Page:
Taxpayers usually file amended returns to correct mistakes they made on their original tax paperwork. A New York City product liability attorney, however, sent the Empire State tax department fraudulent amended tax returns and now is looking at prison time. Jeff Galloway, formerly a partner at Hughes Hubbard & Reed, partner pleaded guilty on June 4 to one felony count of criminal tax fraud. No returns, followed by false amended forms: The New York County District Attorney's office says that between 2005 and 2010, Galloway failed to file state personal income tax returns and pay taxes owed on around $1... Read more →

You filed your tax return. Now the Internal Revenue Service has questions about your Form 1040. While hearing from the tax collector about your return is always a little unnerving, it doesn't necessarily have to be a big deal. A notice does not mean you are under audit. Neither does it mean that your return was incorrectly filed. And in many cases, any issues the IRS has with your 1040 can be quickly resolved. Here are 10 tips to help you deal efficiently and effectively with an IRS notice or letter. 1. Don't panic. You are not alone. The IRS... Read more →

A sin of omission basically is a failure to do something you can and should do. They happen all the time in our daily lives, often inadvertently. Even, or many would say especially, at tax time. Tax sins of omission typically are failing to claim tax breaks for which we're eligible. And while the April 15 consequences aren't quite as severe as their Biblical counterparts, tax sins of omission could be very costly. To ensure that your annual interaction with the Internal Revenue Service this year isn't painfully sinful, at least from the financial standpoint, here are some tax breaks... Read more →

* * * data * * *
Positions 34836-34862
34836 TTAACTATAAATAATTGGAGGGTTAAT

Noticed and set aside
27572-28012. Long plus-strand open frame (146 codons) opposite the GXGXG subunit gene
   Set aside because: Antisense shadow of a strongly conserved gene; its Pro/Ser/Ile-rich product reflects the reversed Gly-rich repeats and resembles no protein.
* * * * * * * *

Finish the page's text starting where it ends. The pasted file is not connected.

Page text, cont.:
In addition to updating tax forms and instructions and getting its computer systems ready for the Jan. 20 start of the 2015 tax filing season, the Internal Revenue Service has been touching base with tax preparers who've had some recurring problems with some returns. Rather than penalizing the tax pros who have filed questionable claims for clients, the IRS is, for now, opting for pre-season tax filing reminders encouraging more diligence and a little bit of homework. In November 2014, around 2,500 preparers (according to Kiplinger Tax Letter) received letters recommending the recipients, in the IRS' words, "consider taking continuing... Read more →

The year's second tax-filing deadline isn't as much fun as Sharknado 2, but for many taxpayers it can be just as frightening as the campy Syfy channel classic. Folks who've put off filing until the absolute last minute -- and I must admit I was one of the millions of procrastinators, filing our 2013 federal return just last week -- often find themselves still working on their taxes on Oct. 15. That's OK. You have until midnight local time to e-file it. Or until your post office's last mail pick-up for an Oct. 15 postmark if you're sending paper forms.... Read more →